Possibly one of the worst things to happen to any fire crew, is to discover that one of their number is an arsonist.

On 9th October 1965 the Broadway brigade attended a barn fire at Top Farm Broadway. This proved to be the first in a series of suspicious fires and malicious false alarms, all of which occurred late on either Friday or Saturday evenings. Three weeks after the Top Farm fire, at 01.32 on 31st October, the brigade was called to a suspicious fire in a private garage in Collett's Gardens. Almost five weeks later on Friday 3rd December they received a call to Masty Farm, on Evesham Road, which turned out to be a hoax. The next incident in the series occurred a month later at about 22.20 on New Years Day 1966, when Miss. Tranter-Cook of The Closes Farm in the High Street noticed, from her bedroom window, that her barn, which she had checked only ten minutes earlier, was on fire. The brigade was called, and arrived quite quickly, but was unable to save the twenty-four tons of hay and straw which was stored in the barn. A tractor was also damaged beyond repair. Two weeks after that, on the evening of Saturday January 15th, a second fire was discovered in a barn at Top Farm, Bibsworth Lane. This was a particularly unpleasant incident because in addition to the hay, grain and animal feed which was destroyed, a sow and her litter of eleven piglets, and about one hundred and fifty hens were burned to death. A further two weeks later on 29th January, again a Saturday night, a barn belonging to the Passionist Fathers, who had a farm at the rear of the monastery in Leamington Road, was found to be on fire. At about 23.30 Mr Leonard Kenny, a student at the monastery, noticed the blaze and raised the alarm. The fire destroyed about fifteen tons of hay, two tons of straw, animal feed and some tools. Luckily, Father Conleth O'Hara, the priest who was in charge of the farm, ensured the safety of the cattle by releasing them from the barn when the fire was discovered.

Evesham Journal re Arson TrialIt was quite obvious that these fires were arson, and there were suspicions as to who was responsible. On the day following the monastery fire a fireman, who had been a member of the Broadway brigade for about a year, was questioned at Evesham police station by P.C. Pratt, the Broadway constable. The fireman admitted lighting the fire at the monastery. When P.C. Pratt suggested he could also help regarding the previous two fires he replied, "All right, I did them". The fireman, aged twenty-four, appeared before Evesham magistrates on 9th February 1966. In a statement, allegedly made at the police station, he said, "Well, there are three things I can say. I started three fires - one at Miss Cook's, one at Top Farm where the animals were killed and one last night at the monastery. I started them with matches. They were all hay fires. I did this because I had the drink and I like the money". He said that he wished to make no reply to the charges at this stage. The fireman was committed for trial at Worcester Assizes on four charges; which were; maliciously setting fire to farm buildings at Broadway on January 1st, January 15th and January 29th, and with setting fire to a hay stack at one of the farms, (the monastery).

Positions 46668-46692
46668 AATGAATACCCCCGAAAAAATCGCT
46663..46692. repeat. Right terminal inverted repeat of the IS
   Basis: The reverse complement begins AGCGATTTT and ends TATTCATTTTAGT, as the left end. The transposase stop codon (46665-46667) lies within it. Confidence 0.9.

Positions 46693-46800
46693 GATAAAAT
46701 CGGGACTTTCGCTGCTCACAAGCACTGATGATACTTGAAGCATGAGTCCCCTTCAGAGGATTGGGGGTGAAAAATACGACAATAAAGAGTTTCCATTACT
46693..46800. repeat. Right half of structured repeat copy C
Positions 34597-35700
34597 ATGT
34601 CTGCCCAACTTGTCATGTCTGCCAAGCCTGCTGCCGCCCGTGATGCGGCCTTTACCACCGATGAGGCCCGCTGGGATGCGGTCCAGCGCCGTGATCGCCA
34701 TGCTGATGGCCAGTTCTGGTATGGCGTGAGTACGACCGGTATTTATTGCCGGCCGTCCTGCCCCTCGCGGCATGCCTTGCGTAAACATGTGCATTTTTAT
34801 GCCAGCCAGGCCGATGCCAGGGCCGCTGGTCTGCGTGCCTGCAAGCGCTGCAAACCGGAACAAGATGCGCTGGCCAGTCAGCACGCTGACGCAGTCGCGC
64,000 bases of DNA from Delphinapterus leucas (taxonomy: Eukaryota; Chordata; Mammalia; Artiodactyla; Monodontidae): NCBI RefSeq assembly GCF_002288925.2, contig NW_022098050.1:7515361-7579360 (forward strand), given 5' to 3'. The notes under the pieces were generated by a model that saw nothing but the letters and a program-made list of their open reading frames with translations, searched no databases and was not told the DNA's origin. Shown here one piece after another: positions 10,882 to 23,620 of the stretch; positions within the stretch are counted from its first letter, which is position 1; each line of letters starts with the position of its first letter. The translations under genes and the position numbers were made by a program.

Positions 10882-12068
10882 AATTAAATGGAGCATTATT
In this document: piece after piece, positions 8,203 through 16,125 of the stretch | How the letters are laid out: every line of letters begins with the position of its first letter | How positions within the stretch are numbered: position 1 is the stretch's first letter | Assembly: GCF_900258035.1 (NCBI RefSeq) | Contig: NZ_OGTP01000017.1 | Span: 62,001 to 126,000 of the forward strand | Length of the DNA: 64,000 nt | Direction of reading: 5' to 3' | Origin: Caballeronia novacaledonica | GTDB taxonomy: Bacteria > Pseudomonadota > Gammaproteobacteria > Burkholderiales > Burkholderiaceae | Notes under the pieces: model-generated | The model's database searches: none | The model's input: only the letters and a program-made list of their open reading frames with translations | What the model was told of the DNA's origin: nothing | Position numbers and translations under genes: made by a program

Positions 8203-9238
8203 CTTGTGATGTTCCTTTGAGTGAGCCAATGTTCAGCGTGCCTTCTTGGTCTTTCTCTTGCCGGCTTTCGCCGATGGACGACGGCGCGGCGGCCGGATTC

The following month, at Worcester Assizes, the fireman pleaded guilty to the charges. Mr John Field-Evans, prosecuting, said that the damage caused by the fires, all within five hundred yards of the defendant's home, amounted to £2,330. It included the destruction of farm equipment pigs and poultry. Defending, Mr Michael Pratt said that his client had an excellent record, and had not realised the fires were serious at the time. He said he did it for money- a trivial amount for a man who was earning £12 a week from his full time job. He added that he did not suffer from pyromania as he had not stopped to watch the fires. He went home, waited to be called out, then took great pleasure in putting them out. He was sentenced to fifteen months imprisonment on each charge, the sentences to run concurrently.